There are lots of useful supplements, but most of them aren’t nearly as effective in the middle of a cold as they are at the very beginning. Some of the many supplements my patients and I have found effective for infections include: high dose vitamin C (500 to 1000 milligrams every hour or two); high dose vitamin D (10,000 international units a day for adults); high dose vitamin A (25,000 to 100,000 international units a day for non-pregnant adults with no liver problems); lysine; monolaurin; arabinogalactans; zinc lozenges; probiotics; and herbs such as echinacea, osha, elder flower and berry, umckaloabo, lemon balm, garlic, ginger, yarrow, the Chinese formulas Yin Qiao and Gan Mao Ling; and many others. You can read about these in greater detail in my previous article on this topic. The key isn’t so much which of these you take as it is that you take it as early as possible. This may require keeping some in your purse or desk.  **http://thedragontree.com/2012/12/14/how-to-avoid-andor-kick-a-cold-or-flu/

When there are sick people around you, it’s a good time to avoid sugar. It’s smart to minimize your sugar consumption in general, but it’s especially important when you want your immune system to function well. Many a time I felt well then had a big dessert and almost immediately began to get sick. Other times I had been fighting a cold and starting to feel better, then ate a bunch of sugar and got sicker again. Sometimes I need to learn things the hard way.

In Traditional Chinese Medicine, the transitions between seasons are thought to be a challenging time for staying in balance – thus, we’re more apt to get sick in these periods. So they’re key times of year to allow yourself extra resources for adaptation. Let yourself sleep more, schedule less work, eat especially well, and don’t push yourself too hard. Having consistent routines during these transitions (going to bed and waking up at the same time each day, eating at roughly the same time each day, exercising about the same amount each day, etc.) will help you manage them better.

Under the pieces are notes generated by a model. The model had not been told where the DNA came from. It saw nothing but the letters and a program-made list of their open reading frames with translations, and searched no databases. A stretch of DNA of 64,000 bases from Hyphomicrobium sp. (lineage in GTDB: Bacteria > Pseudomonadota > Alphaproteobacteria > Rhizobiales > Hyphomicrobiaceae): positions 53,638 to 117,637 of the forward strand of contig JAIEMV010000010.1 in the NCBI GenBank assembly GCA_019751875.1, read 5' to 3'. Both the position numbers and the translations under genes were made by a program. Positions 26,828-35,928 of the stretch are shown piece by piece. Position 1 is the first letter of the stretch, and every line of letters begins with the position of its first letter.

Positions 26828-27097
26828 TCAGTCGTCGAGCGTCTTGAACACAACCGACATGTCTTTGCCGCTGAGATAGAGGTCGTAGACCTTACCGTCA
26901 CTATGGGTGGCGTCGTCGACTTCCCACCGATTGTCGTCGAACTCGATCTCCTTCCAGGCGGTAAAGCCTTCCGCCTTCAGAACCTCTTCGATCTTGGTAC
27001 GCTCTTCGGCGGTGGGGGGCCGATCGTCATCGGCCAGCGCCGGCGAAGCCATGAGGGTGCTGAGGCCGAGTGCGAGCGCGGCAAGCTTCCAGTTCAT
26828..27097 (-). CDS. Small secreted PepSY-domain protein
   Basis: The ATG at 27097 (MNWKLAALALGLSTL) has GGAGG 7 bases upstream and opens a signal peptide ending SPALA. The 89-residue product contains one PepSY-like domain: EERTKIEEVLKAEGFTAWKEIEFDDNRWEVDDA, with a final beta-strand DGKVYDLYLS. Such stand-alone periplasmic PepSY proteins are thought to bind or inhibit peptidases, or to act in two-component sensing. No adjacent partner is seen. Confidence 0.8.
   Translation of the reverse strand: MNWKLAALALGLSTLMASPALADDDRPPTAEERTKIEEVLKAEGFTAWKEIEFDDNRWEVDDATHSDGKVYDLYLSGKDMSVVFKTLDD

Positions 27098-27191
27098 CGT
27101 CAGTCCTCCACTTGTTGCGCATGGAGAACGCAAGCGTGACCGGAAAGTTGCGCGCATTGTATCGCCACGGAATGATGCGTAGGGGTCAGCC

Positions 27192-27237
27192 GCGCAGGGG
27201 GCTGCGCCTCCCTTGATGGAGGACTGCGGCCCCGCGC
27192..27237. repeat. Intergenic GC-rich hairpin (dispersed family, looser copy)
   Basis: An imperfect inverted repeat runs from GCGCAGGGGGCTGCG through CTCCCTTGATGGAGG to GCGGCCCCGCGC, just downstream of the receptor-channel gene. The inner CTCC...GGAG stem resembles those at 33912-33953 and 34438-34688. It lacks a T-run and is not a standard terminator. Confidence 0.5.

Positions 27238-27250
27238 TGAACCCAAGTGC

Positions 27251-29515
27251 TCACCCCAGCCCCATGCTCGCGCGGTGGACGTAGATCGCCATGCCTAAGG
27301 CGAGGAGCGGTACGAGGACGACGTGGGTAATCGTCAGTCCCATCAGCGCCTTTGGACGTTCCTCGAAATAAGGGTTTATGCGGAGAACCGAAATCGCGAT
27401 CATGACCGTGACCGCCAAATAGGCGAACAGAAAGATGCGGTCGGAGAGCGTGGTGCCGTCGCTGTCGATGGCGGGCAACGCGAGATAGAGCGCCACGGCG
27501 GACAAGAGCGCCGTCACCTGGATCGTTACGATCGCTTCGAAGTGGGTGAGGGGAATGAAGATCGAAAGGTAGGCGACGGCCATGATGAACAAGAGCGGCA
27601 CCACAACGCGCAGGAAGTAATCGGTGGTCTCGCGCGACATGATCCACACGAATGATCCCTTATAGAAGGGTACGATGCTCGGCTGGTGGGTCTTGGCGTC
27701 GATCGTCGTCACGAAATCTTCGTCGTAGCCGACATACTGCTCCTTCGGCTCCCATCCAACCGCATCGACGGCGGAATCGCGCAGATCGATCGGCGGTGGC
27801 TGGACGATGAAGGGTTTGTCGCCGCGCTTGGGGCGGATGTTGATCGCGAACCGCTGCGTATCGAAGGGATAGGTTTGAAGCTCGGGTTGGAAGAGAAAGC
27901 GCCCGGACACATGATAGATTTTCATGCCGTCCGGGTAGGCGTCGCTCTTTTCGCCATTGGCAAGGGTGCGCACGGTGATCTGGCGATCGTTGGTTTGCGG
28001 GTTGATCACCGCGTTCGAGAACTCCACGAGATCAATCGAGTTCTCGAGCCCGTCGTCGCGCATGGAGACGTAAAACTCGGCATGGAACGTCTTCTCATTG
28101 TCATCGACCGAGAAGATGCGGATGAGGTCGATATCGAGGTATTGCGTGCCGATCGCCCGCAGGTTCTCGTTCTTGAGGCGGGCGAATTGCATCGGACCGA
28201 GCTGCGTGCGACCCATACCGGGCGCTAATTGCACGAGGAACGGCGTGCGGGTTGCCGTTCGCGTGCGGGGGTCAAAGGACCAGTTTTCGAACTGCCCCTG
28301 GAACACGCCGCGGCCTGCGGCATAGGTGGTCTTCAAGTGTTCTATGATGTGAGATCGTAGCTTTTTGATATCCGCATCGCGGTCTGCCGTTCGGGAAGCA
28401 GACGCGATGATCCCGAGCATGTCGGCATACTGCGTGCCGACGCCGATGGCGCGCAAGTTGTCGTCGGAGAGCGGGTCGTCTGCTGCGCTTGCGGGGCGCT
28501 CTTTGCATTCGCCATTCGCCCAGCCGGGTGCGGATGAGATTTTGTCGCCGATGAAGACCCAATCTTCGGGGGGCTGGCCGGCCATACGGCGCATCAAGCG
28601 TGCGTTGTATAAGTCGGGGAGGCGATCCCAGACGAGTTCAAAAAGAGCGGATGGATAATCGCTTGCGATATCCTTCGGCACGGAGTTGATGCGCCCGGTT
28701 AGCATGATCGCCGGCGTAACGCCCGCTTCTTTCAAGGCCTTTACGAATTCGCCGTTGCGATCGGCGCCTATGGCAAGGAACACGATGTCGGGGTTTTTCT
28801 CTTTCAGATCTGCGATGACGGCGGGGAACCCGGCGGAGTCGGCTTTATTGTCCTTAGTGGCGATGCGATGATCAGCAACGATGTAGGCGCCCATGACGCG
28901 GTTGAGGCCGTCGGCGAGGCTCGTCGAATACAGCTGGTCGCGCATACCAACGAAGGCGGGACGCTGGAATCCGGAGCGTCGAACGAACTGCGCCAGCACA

Exercise. When you’re not actively sick, exercise regularly to keep your immune system strong. Regular exercise helps improve resistance to infection. However, if the exercise is excessive, it can be depleting rather than strengthening. If you feel exhausted after exercise, it was probably more than your system could favorably handle. When we push ourselves beyond our means, we engage stress mechanisms and consume adaptation energy to a degree that leaves us weaker than we started. I’ve had numerous patients who are extreme exercisers and also deficient in vitality. Listen to your body and learn your limits.

Keep your hands off your face. Don’t put your hands in your ears, eyes, nose, or mouth unless you’ve just washed them. If you establish this habit, you’ll get fewer colds.

Finally, I reiterate: when you do get sick, don’t argue with reality. Keep loving yourself, keep treating yourself with kindness, keep letting go of your frustration and resistance, keep accepting and allowing what you’re feeling, keep thanking your body for working hard to bring you back to balance, and keep being open to learning something through the process. What if this is your body’s most desperate attempt to get you to slow down?

Be well (and forgive yourself when you’re not),

Peter

P.S. Again, to read the original article, which goes into much greater detail on specific strategies, click here.   http://thedragontree.com/2012/12/14/how-to-avoid-andor-kick-a-cold-or-flu/